To introduce the membership of the American Studies Association to the oldest U.S. film journal in continual publication (next year marks its sixtieth anniversary), the editors of Film Quarterly have chosen a selection of recent articles to introduce the journal to you and demonstrate its relevance to your studies, thinking, and curricula. These are essays on film, episodic television, and museum installation work that are deeply concerned with questions of representation as well as its relevance to social justice, gender and sexuality studies, aesthetic strategies, industrial histories, cultural studies, and the place of popular culture in personal, national, and transnational memory. We are making these essays available to you without a subscription for a limited time.

If you enjoy this selection, please consider subscribing yourself and getting your institution to subscribe, either to the digital or paper (which includes digital) edition. ASA members are invited to save 20% off the individual subscription rate by using discount code FQASA at checkout.

Film Quarterly is published quarterly and is a peer-reviewed journal which also solicits essays, publishes targeted dossiers, covers film festivals, and reviews the most important books published in the field.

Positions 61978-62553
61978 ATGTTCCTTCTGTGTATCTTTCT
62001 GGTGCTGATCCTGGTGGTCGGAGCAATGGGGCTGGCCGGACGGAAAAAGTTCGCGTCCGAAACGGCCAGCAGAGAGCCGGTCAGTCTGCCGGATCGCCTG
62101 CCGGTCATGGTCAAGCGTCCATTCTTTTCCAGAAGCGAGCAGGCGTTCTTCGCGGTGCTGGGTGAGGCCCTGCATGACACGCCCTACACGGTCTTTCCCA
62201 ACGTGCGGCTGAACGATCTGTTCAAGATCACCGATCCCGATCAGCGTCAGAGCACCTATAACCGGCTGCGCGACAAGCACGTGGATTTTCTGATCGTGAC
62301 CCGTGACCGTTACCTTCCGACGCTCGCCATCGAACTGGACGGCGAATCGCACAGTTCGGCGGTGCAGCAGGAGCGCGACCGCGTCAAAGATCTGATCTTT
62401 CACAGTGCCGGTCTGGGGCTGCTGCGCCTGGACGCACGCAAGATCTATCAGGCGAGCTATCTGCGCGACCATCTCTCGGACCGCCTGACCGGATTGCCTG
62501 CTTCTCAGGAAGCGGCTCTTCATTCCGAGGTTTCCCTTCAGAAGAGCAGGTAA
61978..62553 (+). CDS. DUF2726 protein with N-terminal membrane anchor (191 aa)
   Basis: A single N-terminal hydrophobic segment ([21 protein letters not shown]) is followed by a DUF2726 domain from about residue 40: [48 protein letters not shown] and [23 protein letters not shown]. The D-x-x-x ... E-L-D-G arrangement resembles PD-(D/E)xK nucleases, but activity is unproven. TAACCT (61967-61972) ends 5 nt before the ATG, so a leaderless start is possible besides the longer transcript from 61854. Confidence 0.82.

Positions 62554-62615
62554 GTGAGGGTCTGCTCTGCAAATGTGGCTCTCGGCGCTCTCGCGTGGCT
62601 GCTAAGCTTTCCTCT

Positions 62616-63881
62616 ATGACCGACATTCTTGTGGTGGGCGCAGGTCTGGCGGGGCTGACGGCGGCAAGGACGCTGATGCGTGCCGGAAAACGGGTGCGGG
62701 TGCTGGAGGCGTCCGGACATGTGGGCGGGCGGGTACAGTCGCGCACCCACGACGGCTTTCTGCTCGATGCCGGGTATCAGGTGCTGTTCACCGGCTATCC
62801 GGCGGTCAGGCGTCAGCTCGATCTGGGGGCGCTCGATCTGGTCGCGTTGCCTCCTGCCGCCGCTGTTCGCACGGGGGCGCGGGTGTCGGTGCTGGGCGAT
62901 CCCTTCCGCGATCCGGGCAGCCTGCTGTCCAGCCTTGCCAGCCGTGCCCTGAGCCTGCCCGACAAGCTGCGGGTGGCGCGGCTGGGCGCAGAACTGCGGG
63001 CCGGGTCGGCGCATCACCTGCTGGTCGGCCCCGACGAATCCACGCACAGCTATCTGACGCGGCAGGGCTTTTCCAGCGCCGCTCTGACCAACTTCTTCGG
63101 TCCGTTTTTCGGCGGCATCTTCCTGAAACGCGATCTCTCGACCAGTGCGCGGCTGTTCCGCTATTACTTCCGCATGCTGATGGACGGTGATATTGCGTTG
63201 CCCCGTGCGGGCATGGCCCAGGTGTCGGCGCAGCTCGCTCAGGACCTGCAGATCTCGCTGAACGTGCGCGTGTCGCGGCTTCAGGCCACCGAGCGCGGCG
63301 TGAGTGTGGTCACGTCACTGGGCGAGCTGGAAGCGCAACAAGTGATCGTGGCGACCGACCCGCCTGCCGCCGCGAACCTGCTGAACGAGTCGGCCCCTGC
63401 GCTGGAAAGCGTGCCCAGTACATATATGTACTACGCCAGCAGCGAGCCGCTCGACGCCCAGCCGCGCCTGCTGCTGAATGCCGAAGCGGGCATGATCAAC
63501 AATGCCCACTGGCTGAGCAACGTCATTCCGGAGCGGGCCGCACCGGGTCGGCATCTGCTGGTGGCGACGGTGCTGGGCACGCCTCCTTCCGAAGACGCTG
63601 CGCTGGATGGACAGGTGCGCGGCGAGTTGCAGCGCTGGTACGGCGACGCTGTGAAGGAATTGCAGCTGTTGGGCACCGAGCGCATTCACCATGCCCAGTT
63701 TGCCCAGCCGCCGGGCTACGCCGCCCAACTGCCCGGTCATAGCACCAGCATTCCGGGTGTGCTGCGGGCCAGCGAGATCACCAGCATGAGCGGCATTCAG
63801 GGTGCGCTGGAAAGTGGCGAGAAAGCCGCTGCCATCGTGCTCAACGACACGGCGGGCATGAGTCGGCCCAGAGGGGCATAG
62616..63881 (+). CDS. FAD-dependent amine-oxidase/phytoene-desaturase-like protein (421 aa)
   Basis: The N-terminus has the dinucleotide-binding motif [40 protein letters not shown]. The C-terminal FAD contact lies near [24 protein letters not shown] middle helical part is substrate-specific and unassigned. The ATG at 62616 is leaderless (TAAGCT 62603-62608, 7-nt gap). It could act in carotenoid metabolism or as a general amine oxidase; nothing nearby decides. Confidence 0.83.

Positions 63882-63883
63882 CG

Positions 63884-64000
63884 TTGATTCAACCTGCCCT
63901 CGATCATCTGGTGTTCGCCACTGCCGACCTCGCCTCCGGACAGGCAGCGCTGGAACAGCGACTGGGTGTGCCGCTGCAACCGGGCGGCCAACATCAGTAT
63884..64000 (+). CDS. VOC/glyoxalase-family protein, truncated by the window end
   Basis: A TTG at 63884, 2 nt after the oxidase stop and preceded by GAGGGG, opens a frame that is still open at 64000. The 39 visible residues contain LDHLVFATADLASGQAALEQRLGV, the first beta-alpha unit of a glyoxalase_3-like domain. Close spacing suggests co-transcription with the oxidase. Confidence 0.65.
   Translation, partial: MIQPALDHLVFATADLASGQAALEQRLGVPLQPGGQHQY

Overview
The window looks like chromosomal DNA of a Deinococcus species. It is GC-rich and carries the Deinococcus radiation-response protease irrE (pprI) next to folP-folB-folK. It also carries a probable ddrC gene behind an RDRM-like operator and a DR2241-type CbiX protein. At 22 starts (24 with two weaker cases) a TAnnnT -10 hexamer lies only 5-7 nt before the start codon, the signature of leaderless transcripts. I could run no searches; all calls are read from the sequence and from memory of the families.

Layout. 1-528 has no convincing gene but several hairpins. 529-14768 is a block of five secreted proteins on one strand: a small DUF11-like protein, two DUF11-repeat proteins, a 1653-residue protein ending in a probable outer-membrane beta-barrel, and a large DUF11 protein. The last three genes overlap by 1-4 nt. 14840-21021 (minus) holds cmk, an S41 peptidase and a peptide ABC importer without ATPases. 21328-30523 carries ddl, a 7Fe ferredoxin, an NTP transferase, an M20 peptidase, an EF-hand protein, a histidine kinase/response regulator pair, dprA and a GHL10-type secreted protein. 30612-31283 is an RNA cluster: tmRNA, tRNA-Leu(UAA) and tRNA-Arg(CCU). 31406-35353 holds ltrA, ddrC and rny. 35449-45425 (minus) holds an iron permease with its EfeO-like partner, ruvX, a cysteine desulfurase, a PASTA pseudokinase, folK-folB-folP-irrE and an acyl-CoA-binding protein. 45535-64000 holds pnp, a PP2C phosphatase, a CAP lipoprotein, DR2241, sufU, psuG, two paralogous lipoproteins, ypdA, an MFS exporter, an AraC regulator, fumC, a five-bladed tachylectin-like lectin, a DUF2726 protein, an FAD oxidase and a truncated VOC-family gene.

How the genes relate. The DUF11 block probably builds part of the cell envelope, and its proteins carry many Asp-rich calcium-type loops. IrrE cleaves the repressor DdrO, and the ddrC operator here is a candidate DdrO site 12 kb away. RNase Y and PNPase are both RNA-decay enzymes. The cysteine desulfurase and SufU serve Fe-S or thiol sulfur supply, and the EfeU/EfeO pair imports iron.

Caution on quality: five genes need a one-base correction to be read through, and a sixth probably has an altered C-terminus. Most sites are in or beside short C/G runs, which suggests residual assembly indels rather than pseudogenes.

Please click on the articles below or access the virtual reader on Film Quarterly’s site.

A Sense of Place: Paz Encina’s Radical Poetics
Natalia Brizuela

Baldwin’s Rendezvous with the Twenty-First Century: I Am Not Your Negro
Warren Crichlow

Cosmologies of Black Cultural Production: A Conversation with African Surrealist Filmmaker Christopher Harris
Terri Francis

Subverting Hollywood from the Inside Out: Melvin Van Peebles’s Watermelon Man
Racquel Gates

Wave After Wave After Wave: The Multi-Channel Immersion of Isaac Julien’s Ten Thousand Waves
Joseph Livesy

Of Stars and Solitude: Two Mexican Documentaries
Paul Julian Smith

The Original Brexit: Rediscovering The Jewel in the Crown
Bilal Qureshi

Jewish, Queer-ish, Trans, and Completely Revolutionary: Jill Soloway’s Transparent and the New Television
Amy Villarejo

Sketchy Lesbians: Carol as History and Fantasy
Patricia White